Search Archives
Follow Us

Featured Sponsors

Mailing List
Email Newsletter icon, E-mail Newsletter icon, Email List icon, E-mail List icon Sign up for our Email Newsletter
For Email Marketing you can trust
Twitter Feeds

This site utilizes the MLB analytics platform powered by TruMedia Networks


Can Kemp Reclaim Inner Part of the Plate?

Matt Kemp hasn't yet been medically cleared to run this spring, but the Dodgers star owed a combined $128 million through the 2019 season is putting as much distance as possible between himself and all of the fourth outfielder talk. The 29-year-old is coming off a season wrecked by shoulder, ankle and hamstring injuries that limited him to just 73 games and a career-low .395 slugging percentage -- nearly 200 points below the mark he posted while finishing as runner-up to Ryan Braun in 2011 NL MVP voting. But he told's Mark Saxon that "Beast Mode" should return in 2014 now that his swing is no longer compromised:

I couldn't really get through the ball. If anybody knows my swing, when y'all see that go up in the air like that," Kemp said, lifting his left arm over his head, "you know something good happened. I was cutting my swing off. I couldn't get extension, man. I couldn't do a lot of things.

The impact that Kemp's ailing left shoulder -- surgically repaired in each of the past two offseasons -- had on his game last year was most apparent when pitchers tried to bust him inside. He throttled inside pitches during his halcyon 2011 season, swatting 14 home runs and slugging .698. Kemp wasn't as much of a monster against inside stuff in 2012 (seven homers, .554 slugging percentage), but he was still way above average (MLB batters slugged .416 versus inside pitches that year).

Last year, though? Kemp admitted he couldn't do a lot of things while his body betrayed him. One of those things he couldn't do was drive inside pitches: he didn't hit a single home run on an inner-third pitch while slugging .290. Among the 249 hitters seeing at least 350 inside pitches last season, Kemp ranked 225th in slugging. A couple years ago, he did more damage than Miguel Cabrera when pitches challenged him inside. Last season, he inflicted less pain than Jose Tabata and Gregor Blanco.

Back when he was healthy and competing for MVP hardware, Kemp had no problem getting extension versus inside stuff. He sprayed the ball all over the diamond, hitting nearly as many home runs to center field (six) and he did to left field (eight).

Kemp's spray chart vs. inside pitches, 2011


Unable to fully extend his swing in 2013, Kemp pulled more inside pitches to left field (57.7% of balls put in play, compared to 42.9% in 2011) but did little more than roll over the ball, leading to lots of 5-to-3 outs scribbled on the score card.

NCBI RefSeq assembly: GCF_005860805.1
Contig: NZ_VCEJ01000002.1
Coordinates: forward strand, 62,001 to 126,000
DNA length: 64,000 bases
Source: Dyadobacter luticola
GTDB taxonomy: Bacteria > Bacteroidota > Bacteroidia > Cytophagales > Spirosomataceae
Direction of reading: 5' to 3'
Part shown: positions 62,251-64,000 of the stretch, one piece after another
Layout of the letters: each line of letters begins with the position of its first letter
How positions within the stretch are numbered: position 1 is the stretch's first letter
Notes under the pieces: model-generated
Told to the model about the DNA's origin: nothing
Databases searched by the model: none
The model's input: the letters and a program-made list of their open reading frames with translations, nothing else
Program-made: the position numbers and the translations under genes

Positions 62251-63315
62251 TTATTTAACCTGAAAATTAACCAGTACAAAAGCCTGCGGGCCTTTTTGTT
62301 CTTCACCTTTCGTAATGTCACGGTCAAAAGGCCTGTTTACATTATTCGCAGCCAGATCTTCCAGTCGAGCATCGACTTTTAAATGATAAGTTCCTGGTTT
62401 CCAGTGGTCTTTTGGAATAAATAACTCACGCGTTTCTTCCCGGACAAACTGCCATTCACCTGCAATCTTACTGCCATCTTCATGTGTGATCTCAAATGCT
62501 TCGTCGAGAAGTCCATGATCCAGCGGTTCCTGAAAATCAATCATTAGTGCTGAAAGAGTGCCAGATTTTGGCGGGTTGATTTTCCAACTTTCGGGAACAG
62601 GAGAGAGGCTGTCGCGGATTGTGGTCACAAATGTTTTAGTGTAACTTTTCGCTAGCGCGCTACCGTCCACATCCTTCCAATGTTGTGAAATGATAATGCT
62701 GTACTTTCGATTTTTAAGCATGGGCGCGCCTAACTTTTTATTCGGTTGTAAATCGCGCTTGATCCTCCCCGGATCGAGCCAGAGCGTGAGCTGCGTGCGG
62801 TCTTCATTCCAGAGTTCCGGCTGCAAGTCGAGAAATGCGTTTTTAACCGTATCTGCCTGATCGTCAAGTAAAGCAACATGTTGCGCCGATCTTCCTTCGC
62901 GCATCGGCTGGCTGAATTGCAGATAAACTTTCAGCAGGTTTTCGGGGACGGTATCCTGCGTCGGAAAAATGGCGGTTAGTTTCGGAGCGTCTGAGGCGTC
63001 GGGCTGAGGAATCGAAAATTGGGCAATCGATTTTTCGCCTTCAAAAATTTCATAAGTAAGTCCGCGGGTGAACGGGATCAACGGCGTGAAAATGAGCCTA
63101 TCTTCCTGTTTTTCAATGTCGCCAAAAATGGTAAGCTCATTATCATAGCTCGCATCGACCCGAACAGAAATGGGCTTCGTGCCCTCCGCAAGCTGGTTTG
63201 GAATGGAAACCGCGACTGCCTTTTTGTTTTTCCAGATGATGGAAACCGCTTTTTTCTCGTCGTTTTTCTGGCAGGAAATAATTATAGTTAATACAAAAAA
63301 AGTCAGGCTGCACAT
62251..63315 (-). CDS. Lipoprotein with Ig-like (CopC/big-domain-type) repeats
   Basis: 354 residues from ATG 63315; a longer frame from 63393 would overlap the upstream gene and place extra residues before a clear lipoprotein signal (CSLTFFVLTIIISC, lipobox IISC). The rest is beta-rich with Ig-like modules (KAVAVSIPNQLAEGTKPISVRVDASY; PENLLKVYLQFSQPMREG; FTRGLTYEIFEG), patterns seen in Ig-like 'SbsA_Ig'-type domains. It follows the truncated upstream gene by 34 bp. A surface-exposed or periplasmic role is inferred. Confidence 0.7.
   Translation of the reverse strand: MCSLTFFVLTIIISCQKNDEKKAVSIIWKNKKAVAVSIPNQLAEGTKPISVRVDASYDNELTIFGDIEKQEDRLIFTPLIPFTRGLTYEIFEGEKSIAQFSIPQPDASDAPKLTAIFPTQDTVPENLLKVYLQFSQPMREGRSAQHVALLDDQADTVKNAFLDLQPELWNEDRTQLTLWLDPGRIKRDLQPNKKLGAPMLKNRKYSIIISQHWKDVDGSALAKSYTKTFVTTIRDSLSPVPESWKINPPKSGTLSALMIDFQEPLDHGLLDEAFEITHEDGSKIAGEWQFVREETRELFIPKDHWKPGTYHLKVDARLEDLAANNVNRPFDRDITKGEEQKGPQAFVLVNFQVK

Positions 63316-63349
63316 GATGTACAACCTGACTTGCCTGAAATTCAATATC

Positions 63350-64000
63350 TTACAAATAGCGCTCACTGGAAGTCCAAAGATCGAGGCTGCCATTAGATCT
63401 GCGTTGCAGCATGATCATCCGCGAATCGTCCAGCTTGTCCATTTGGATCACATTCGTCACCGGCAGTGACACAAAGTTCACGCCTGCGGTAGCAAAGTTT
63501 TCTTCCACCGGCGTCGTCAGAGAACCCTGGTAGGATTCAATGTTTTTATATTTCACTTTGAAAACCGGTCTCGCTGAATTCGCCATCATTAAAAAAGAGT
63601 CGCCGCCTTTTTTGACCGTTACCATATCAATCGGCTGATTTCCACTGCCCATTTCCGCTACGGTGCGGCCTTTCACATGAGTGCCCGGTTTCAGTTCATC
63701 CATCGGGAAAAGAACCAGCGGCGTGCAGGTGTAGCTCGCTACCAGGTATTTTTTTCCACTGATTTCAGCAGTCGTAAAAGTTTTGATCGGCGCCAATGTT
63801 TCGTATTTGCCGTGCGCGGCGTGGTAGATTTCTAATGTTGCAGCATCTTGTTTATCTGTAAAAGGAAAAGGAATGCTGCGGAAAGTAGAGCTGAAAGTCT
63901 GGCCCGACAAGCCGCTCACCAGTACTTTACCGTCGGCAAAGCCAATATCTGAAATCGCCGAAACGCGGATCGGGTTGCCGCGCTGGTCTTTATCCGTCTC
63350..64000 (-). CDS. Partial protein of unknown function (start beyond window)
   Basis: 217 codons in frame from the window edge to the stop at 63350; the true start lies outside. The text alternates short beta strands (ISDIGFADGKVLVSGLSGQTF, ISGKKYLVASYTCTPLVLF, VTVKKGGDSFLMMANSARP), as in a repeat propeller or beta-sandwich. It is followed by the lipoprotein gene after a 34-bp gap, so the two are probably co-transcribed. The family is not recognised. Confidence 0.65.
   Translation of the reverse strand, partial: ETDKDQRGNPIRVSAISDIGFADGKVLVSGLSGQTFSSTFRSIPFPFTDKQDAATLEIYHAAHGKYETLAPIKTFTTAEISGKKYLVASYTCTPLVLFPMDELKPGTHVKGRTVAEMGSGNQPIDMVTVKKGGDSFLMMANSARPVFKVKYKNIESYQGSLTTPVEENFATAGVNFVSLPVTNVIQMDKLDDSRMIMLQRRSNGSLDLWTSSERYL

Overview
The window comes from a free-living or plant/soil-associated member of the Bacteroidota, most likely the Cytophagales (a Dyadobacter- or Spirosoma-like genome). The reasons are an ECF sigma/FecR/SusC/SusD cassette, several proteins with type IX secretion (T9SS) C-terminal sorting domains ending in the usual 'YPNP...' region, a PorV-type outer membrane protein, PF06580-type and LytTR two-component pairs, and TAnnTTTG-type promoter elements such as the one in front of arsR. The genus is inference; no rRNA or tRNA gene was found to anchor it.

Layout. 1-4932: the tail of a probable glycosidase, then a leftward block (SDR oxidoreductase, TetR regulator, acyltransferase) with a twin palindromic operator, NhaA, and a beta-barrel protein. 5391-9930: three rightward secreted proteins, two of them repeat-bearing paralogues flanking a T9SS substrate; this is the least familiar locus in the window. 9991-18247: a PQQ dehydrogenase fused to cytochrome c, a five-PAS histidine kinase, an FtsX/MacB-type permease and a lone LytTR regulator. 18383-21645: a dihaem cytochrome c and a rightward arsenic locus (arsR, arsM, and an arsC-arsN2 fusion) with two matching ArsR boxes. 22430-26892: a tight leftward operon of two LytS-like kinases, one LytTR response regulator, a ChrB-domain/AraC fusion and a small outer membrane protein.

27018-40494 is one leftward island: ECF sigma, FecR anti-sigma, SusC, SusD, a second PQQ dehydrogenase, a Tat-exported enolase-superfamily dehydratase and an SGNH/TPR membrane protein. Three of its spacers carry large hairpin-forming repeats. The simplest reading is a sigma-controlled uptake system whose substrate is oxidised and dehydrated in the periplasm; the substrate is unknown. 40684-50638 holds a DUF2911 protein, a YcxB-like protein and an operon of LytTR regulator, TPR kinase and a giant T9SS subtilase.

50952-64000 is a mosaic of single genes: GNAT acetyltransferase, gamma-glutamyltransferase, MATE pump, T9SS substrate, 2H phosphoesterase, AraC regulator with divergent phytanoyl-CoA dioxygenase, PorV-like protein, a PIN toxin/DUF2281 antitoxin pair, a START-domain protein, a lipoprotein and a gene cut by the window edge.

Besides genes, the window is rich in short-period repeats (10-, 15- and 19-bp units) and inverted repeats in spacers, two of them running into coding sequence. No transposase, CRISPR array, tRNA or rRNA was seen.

Kemp's spray chart vs. inside pitches, 2013

Kemp's clearly no fourth outfielder when healthy, but he did hit like one last year when pitchers came inside. Perhaps opponents are starting to catch on, as he has seen more inner-third pitches three years running (29.3% in 2011, 30.9% in 2012, and 33.4% in 2013). Plenty of scouts will scrutinize Kemp's swing during spring training. If he looks vulnerable against pitches on the inner third, expect pitchers to make him prove that his mended shoulder will finally let him get extended in 2014.


Jean Segura's Ground Ball Problem

One of the more predominant spring training story lines at the Milwaukee Brewers' complex in Maryvale, Ari., this month will be the development of 23-year-old shortstop Jean Segura, who in his first full season of professional ball posted a .287/.326/.423 slash line with 44 stolen bases and earned a reserve roster spot on the National League All-Star team last July. It was a heck of a rookie campaign for the former Angels top prospect, and the Brewers may be on the verge of extending him in the near future because of it.

But Segura's 2013 season also yielded a few concerns -- chief among them being his offensive inconsistencies from opening day onward. From April to the end of June, Segura mashed his way to a .327 batting average (sixth-best among qualified batters), .511 slugging percentage (best among qualified shortstops) and .873 OPS (also best among qualified shortstops). But from July to the end of the season, Segura's batting average dropped to .241, his slugging percentage fell to .322 (ninth-lowest for qualified batters) while his OPS descended to .613.

How could Segura go from being baseball's most productive offensive shortstop to one of his club's biggest liabilities in one season? It starts with his inability to lift the ball off the ground.

Segura ground ball rate by pitch location, April to June 2013